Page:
Democrats already find themselves in an untenable position. Polls show the midterms could be an Obamaesque “shellacking” or a George W. Bush “thumping.” History doesn’t give the party in the White House many reasons to celebrate midterm years, and Obama’s gummed-up agenda doesn’t make Democrats’ case much better. After-RoeThe world might have provided Democrats an opportunity to unite the base. But, according to all accounts, the White House was taken by surprise by the decision ending fifty years of precedent regarding abortion rights.
For sure, Biden’s loyalists have reason to puff up their chest and declare victory. It was impossible to have imagined that the septuagenarian would finish fourth in Iowa, and fifth in New Hampshire, and win the Democratic nomination quicker than anybody since 2004. Oder be the first President-elect to win since 1992. Or then build—and this is not hyperbole—the most diverse governing team in history. Confirmation of the Supreme Court’s Black first woman justice is also something to be proud about, especially as strategists consider how to create their Souls to The Polls GOTV programs targeted at Black churches.
Yet, Democrats still feel dread about Biden. Biden seems to miss moments. Those around him are making errors: Kamala Harris in the Chicago suburbs delivering a word salad of empathy; Dr. Jill Biden saying Latinos are as diverse as tacos; a Cabinet that seems eager to move up the chain even as the boss says he’s not leaving.
To be sure, the Beltway press corps and Twitter armchair army aren’t what Real America is reading. They’re watching Covid refuse to yield, inflation continuing to enjoy a strong toehold even as interest rates rise, a war in Eastern Europe messing with retirement funds. And, as a result, Biden’s approval numbers are tanking. Even among Democrats, he’s in the sluggish 70s, a figure that is a red flag for Democrats who had hoped the Dobbs decision would at least boost the party’s hopes.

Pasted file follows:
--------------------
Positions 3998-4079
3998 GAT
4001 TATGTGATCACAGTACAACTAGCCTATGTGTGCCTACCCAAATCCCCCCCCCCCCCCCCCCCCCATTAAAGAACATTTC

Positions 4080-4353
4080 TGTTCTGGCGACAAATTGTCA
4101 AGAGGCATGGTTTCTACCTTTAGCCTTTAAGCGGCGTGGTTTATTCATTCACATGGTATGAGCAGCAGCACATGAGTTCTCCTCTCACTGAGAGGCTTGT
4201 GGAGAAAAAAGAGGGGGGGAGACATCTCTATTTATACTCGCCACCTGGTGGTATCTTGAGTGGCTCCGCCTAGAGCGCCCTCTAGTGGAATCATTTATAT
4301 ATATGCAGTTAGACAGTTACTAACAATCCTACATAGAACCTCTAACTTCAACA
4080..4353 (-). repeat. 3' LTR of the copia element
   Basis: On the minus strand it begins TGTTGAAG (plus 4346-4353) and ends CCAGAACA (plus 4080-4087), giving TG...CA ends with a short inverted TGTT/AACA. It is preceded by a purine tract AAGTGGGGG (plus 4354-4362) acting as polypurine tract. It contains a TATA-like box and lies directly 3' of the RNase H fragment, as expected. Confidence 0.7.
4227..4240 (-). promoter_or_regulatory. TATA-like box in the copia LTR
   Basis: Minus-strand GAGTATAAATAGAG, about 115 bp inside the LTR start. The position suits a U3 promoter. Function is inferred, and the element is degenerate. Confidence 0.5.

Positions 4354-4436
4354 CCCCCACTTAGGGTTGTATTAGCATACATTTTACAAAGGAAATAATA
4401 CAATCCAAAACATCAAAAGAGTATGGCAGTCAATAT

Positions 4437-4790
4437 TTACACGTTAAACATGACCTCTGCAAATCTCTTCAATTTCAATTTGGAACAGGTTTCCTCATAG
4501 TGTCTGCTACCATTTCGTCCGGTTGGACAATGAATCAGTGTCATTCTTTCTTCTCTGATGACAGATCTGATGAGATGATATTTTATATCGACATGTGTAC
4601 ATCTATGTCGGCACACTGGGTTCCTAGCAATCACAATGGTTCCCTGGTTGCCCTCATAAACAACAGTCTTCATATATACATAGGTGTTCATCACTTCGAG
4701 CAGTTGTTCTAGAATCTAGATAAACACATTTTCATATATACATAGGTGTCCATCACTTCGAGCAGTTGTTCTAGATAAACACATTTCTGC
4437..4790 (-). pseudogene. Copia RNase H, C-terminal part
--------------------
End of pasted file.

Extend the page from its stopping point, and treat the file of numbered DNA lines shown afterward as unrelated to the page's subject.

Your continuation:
The White House’s senior team has clearly had it. Both The Atlantic as well The Washington reflected this. Post observed, outgoing Biden communications director Kate Bedingfield’s choice to take aim at the party’s left signals that the inner circle still thinks things are going fine outside the bubble,Only party insiders fighting to claim turf are the ones criticizing. But those sorts of jabs aren’t going to animate suburban women. That errant spray of criticism for the progressive wing of the party may feel good, but it’s not going to fuel a triage that the Democrats need right now.
Obama did not learn the value of avoiding blame. Neither, it seems, has Biden’s team—even the communications team that the Oval Office itself partly blames for its poor standing. President Harry Truman had an indicator on his desk that stated the Buck stopped at him during the worst days of his presidency. It’s still on display at his presidential library in Independence, Mo. In his farewell address in 1953, Truman told the nation—the lone country to have used a nuclear weapon in war—that responsibility lies with the person sitting at the Resolute Desk. “The President—whoever he is—has to decide. He can’t pass the buck to anybody. Nobody else is capable of deciding his fate. That’s his job,” Truman said.
That’s a far cry from saying the focus group got it wrong and that a faction of the party needs to fall in line.